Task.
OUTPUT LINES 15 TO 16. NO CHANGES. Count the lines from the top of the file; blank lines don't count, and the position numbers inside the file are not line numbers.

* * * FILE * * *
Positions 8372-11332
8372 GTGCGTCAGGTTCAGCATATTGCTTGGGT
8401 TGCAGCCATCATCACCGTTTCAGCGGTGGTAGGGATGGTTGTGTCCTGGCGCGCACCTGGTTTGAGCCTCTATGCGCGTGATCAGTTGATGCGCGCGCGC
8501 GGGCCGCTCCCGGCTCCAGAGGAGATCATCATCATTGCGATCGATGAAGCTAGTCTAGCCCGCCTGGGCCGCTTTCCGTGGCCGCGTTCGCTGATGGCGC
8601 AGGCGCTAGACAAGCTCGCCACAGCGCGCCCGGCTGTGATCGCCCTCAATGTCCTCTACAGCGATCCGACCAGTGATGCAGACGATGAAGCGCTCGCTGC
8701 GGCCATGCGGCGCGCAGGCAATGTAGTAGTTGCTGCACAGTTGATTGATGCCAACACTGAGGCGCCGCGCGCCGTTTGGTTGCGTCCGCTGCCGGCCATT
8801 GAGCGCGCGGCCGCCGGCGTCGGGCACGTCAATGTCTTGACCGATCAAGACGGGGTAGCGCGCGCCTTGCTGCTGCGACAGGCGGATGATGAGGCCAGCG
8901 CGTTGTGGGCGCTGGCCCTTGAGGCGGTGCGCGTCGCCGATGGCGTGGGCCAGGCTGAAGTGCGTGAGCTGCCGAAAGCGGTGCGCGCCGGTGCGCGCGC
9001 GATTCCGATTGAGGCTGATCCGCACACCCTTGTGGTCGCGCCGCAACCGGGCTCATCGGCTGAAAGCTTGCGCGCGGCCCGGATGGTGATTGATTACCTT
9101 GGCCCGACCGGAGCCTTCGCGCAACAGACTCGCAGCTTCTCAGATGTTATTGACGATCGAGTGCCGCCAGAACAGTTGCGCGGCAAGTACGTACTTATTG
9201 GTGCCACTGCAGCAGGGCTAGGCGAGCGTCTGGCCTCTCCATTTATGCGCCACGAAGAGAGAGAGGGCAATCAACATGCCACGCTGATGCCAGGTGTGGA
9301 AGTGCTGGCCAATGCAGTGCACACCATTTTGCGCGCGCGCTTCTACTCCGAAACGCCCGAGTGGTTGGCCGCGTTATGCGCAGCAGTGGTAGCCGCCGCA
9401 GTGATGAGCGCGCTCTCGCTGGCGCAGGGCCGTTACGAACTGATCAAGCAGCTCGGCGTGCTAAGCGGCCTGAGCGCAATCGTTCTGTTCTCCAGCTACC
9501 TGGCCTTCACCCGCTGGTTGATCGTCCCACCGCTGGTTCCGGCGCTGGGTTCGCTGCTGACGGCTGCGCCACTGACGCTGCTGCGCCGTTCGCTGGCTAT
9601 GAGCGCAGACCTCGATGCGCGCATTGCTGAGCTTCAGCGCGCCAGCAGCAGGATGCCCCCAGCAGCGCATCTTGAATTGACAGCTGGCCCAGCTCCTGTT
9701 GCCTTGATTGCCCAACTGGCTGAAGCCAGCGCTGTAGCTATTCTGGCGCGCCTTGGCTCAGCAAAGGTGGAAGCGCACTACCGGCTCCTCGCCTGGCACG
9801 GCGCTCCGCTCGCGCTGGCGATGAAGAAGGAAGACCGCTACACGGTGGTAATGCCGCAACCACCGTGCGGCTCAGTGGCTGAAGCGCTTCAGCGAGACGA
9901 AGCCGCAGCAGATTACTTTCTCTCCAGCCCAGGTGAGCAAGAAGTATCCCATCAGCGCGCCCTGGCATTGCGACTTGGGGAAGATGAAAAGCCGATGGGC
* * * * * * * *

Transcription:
9601 GAGCGCAGACCTCGATGCGCGCATTGCTGAGCTTCAGCGCGCCAGCAGCAGGATGCCCCCAGCAGCGCATCTTGAATTGACAGCTGGCCCAGCTCCTGTT
9701 GCCTTGATTGCCCAACTGGCTGAAGCCAGCGCTGTAGCTATTCTGGCGCGCCTTGGCTCAGCAAAGGTGGAAGCGCACTACCGGCTCCTCGCCTGGCACG